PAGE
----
Saturday, July 4, 2009

Veteran Recalls Death “By Friendly Fire”

On one level Pat Tillman was just another soldier. To quote my father-in-law who served in World War II, “The short lives of those killed were hardly a flicker here on earth. Though most of their names will never appear in history books, they were all heroes. Every battle left heroes, the survivors and the dead. I can only have nothing but sad respect for the men who had so few joys and so many miseries, and who gave their lives so others could go on living.”

For me, Tillman was more than just another soldier because he was more than just another person even before he entered the war. What I mean is that Tillman demonstrated his values by his choices. During his football career he turned down a 9 million dollar contract with the St. Louis Rams to play at one-third this price for the Arizona Cardinals. Later, Tillman gave up the money altogether to enlist in the armed forces to participate in Operation Iraqi Freedom. He was later sent to Afghanistan.

I remember in April 2004 when the news carried the story of his untimely death while in the service of his country. Tragically, two months later, another Pat Tillman story crossed the newswire. “FormerNFL player¹s death caused by ‘friendly fire'.” Friendly fire is a euphemism for “Oh no, we shot our own man.”

Mistakes happen in life, but when I overtighten a lug nut and it breaks, it is only a hassle. No one has been killed by this foolishness. Mistakes like the death of Pat Tillman are on another scale. Sometimes it takes a lifetime to process the confusion and grief. I know this because my father-in-law Bud Wagner has recently been telling a few stories that did not make the pages of his published war memoir, And There Shall Be Wars.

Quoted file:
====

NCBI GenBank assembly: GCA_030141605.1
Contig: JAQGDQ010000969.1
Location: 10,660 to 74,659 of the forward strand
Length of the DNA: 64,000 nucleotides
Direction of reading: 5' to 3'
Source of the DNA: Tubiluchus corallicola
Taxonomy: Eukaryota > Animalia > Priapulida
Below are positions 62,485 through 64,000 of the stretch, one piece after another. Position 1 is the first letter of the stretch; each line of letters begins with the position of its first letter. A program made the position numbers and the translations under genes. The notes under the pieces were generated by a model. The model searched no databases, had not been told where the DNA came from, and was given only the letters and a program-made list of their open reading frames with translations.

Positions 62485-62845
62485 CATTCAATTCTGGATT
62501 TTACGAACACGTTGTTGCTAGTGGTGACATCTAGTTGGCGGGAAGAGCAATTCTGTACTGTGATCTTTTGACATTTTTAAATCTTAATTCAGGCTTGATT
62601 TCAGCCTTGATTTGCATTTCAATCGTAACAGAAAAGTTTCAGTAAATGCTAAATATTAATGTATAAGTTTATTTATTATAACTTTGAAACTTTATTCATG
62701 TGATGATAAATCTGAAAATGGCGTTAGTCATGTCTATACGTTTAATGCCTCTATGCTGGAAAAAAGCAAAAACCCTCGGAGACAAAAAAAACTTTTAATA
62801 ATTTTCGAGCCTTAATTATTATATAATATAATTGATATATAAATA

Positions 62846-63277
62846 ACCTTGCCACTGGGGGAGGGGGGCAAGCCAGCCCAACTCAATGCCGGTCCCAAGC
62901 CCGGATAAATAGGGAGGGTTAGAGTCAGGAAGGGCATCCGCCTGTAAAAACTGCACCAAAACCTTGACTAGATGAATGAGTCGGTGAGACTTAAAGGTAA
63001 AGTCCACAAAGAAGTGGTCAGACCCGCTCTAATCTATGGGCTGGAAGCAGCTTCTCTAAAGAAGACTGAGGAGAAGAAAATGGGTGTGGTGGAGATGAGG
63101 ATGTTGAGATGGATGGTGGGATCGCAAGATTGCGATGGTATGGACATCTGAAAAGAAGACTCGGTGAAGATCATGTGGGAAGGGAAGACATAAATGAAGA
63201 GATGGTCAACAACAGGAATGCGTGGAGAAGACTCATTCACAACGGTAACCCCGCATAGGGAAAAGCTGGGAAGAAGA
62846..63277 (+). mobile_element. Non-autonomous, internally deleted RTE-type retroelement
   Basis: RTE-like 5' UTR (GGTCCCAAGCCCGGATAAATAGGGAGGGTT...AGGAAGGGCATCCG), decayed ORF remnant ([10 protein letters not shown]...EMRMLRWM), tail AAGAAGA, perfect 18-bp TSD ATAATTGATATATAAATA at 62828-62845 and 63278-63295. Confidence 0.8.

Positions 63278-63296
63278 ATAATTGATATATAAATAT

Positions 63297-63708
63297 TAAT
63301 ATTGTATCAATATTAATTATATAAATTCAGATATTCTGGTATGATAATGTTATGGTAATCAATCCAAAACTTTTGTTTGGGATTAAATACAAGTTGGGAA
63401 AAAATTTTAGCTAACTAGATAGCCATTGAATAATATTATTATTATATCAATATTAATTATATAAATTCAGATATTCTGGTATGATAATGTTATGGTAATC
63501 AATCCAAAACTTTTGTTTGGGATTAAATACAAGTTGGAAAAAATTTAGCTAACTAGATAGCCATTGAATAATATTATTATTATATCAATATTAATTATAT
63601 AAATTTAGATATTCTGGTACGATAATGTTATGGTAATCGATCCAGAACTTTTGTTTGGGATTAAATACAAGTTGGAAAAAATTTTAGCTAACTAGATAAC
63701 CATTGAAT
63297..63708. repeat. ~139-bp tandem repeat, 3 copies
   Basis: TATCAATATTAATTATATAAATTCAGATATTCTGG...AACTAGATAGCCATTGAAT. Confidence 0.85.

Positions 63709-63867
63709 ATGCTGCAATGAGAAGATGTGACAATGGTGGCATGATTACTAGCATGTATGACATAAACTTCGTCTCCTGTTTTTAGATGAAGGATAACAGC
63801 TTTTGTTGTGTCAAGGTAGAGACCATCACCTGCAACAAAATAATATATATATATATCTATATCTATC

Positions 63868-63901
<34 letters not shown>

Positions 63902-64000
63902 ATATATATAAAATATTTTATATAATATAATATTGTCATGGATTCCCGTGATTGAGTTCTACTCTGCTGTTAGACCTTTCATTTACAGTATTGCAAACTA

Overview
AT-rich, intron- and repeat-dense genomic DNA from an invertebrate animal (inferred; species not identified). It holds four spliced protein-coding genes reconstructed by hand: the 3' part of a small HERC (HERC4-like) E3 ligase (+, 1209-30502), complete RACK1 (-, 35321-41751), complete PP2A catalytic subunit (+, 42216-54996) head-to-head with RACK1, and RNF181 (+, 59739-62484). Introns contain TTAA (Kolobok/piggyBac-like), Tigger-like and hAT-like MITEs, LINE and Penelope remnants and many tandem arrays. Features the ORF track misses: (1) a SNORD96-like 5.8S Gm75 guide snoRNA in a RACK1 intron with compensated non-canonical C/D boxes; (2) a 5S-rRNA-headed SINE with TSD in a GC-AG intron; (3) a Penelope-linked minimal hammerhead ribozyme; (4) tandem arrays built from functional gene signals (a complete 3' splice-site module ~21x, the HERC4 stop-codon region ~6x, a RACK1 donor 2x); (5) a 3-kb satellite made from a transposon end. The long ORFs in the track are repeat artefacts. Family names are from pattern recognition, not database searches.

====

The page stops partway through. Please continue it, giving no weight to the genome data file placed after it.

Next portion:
Today as we celebrate our own Independence as a nation, I wanted to share one of these untold stories which reveal the true costs of our freedom.

There are many, many things not written down in the book as they actually happened. One that comes to mind right away is on page 359 when four American bombers came over a bunch of us. I was out of range but some of the 125 F.A. weren't, and four were killed. Ken Kramer was one of those killed. Read it again. American bombers dropped four 500 lb. bombs to lose weight and get back to England. The Second Corps came out with the report that unidentified bombers dropped bombs.

Kramer was a friend of mine starting in Ireland. Truth is truth, as well as error is error, war or not. Articles like this one were ones that would grip me and others. You could compare it with a person not familiar with the Bible. After he read it you could say, "Well, what did it say?" He would probably say some little thing about it and would have to say, "Well read it again." Probably omitting the statement that those bombers were unidentified. We knew which were enemies and which were friendly bombers. Well, so did the corps.

Many accidents occur because of carelessness. When they permanently take away something that might have been, how does one process this?